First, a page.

A 44 year old man has developed increasing arthritis pain, swelling of the feet, and reduced exercise tolerance over the past 3 years. He has smoked for 20 years. Glucose 201, creatinine 1.1, ferritin 893. CXR bilateral pleural effusions, pulmonary edema, and cardiomegaly. Liver biopsy shown. Diagnosis?
This patient has clinical, histologic, and laboratory features of genetic hemochromatosis. In this condition, iron overload occurs because of excessive absorption of dietary iron. The absorbed iron is deposited in many tissues, including the heart, pancreas, and liver, giving rise to heart failure, diabetes, and cirrhosis. It appears blue with Prussian blue stain, as seen in this figure. High serum ferritin concentration is an indicator of a vast increase in body iron. Genetic hemochromatosis is an autosomal recessive condition; hence, siblings are at risk of developing the same disease
12 year old boy with Down syndrome who lives in a residential care facility with other special needs children is brought in because of listnessless, malaise, and mild fever of 3 days duration. Dark urine is observed by one of the caregivers. Mild scleral icterus and mild right upper quadrant tenderness
Total protein 6.5
Albumin 4.4
AST 337
ALT 338
Alk Phos 178
Total bili 5.0
Direct bili 3.1
HBsAg negative
Anti-HBs positive
Anti- HBc positive
Anti-HBc, IgM negative
Anti-HAV, IgM positive
Anti-HAV, IgG positive
Anti-HCV negative
Anti HDV negative
Acute HAV infection. This patient has a short history of jaundice, with evidence of acute hepatitis and significant transaminase elevations. The serologic findings support a diagnosis of acute HAV, because he has anti-HAV IgM antibodies. This indicates recent infection, because these antibodies form during recovery. In contrast, the patient has antibodies against HBcAg that do not type as IgM. By inference, he has IgG antibodies against HBcAg, which are indicative of previous HBV infection. Absence of HBsAg supports this conclusion. HAV infections are acquired via the fecal-oral route and are likely to occur in institutions such as those for mentally retarded children
52 year old woman has experienced malaise that has worsened during the past year. Mild scleral icterus. No ascites or splenomegaly. Positive IgG anti HCV and HCV RNA, negative anti-HAV, HBsAg, ANA, antimitochondrial antibody. AST 88, ALT 94. Condition remains stable for months. What will her liver look like morphologically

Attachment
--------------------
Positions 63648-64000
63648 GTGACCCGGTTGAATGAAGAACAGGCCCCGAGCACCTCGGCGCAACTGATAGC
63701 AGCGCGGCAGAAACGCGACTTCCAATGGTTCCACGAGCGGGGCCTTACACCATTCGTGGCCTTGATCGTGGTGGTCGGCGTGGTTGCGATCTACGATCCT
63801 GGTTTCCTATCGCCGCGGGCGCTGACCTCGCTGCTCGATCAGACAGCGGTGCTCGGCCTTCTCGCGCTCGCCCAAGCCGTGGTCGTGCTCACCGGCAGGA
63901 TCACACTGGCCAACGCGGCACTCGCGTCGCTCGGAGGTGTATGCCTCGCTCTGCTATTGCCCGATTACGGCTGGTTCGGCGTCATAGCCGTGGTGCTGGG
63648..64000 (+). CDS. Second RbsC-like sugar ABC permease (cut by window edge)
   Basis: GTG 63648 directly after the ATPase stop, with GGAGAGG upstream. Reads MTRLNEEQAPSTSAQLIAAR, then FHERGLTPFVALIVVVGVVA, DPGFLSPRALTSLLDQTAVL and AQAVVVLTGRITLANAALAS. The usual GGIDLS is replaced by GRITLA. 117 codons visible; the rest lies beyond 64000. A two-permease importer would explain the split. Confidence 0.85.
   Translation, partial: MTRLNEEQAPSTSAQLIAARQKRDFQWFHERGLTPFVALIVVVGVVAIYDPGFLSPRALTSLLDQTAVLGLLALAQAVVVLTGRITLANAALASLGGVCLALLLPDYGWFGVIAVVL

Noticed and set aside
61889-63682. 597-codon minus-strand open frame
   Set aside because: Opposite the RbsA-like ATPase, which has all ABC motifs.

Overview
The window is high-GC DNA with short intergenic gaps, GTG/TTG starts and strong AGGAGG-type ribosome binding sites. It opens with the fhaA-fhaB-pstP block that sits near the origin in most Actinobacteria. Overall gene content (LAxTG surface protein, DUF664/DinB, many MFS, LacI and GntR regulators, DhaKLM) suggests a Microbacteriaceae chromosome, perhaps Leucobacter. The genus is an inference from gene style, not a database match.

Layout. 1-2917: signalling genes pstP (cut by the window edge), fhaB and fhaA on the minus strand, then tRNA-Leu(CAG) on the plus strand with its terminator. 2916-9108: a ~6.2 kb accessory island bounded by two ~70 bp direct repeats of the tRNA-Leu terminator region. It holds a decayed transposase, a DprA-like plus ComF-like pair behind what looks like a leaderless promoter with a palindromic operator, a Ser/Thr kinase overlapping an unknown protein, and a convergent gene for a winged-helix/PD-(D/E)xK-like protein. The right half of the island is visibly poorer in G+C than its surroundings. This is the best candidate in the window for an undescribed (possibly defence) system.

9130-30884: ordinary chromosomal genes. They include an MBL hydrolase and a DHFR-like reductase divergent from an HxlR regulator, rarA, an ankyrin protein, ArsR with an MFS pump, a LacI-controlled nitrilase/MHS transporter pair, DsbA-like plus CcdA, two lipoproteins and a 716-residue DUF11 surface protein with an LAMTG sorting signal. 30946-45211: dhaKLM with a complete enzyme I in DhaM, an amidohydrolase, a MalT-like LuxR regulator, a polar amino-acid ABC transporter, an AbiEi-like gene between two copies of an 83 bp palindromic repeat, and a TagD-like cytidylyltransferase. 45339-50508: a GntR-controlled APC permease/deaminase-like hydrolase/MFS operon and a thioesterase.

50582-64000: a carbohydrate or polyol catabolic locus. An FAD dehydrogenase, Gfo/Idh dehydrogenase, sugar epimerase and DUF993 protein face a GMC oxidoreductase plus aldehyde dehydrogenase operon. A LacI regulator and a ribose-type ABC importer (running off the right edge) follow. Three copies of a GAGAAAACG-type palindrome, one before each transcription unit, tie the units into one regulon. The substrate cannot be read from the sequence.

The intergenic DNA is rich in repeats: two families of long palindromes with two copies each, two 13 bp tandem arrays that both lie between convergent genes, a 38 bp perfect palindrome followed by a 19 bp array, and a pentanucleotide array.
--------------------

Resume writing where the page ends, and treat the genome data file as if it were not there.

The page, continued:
Piecemeal hepatocellular necrosis. This patient has evidence of HCV infection and has had symptoms of liver disease for 1 year. Clinically, she has chronic hepatitis (>6 months) that may have followed an asymptomatic acute HCV infection. The anti-HCV IgG antibody is not protective. This is supported by continued HCV viremia. Approximately 85% of cases of HCV progress to chronic hepatitis, but fulminant hepatitis is uncommon. Chronic hepatitis is characterized by necrosis of hepatocytes at the interface between portal tracts and the liver lobule. This eventually leads to bridging necrosis and, finally, to cirrhosis with portal bridging fibrosis and nodular regeneration. At this time, however, the patient has no signs or symptoms of cirrhosis
Concentric bile duct fibrosis occurs in what disease, which may be idiopathic or, more commonly, is associated with inflammatory bowel disease
Sclerosing cholangitis
Copper deposition is characteristic of what diease, which may be associated with chronic hepatitis and cirrhosis, but is not related to the common HCV infection
Wilson disease
Granulomatous bile duct destruction suggests what disease
Primary biliary cirrhosis
What syndrome in hepatic venous thrombosis leads to hepatic enlargement and necrosis as well as to ascities
Budd-Chiari syndrome
Microvesicular steatosis of the liver is characteristic of what two conditions
Acute fatty liver of pregnancy and Reye syndrome in children
36 year old woman has become increasingly icteric for 1 month. In the past 3 years, she has had several bouts of colicky, midabdominal pain. Generalized jaundice with scleral icterus. Tenderness in the right upper quadrant, and the liver span is normal. Liver biopsy shows bile duct proliferation and intracanalicular bile stasis but no inflammation or hepatocyte necrosis. What abnormal lab value will be present
Elevated alkaline phosphatase level. The findings suggest obstructive jaundice from biliary tract disease (eg gallstones). Elevation of the serum alkaline phosphatase level is characteristic of colestasis. The alkaline phosphatase comes from bile duct epithelium and hepatocyte canalicular membrane.
Increased antimitochondrial antibody titer, which eventually leads to bile duct destruction, is characteristic of what disease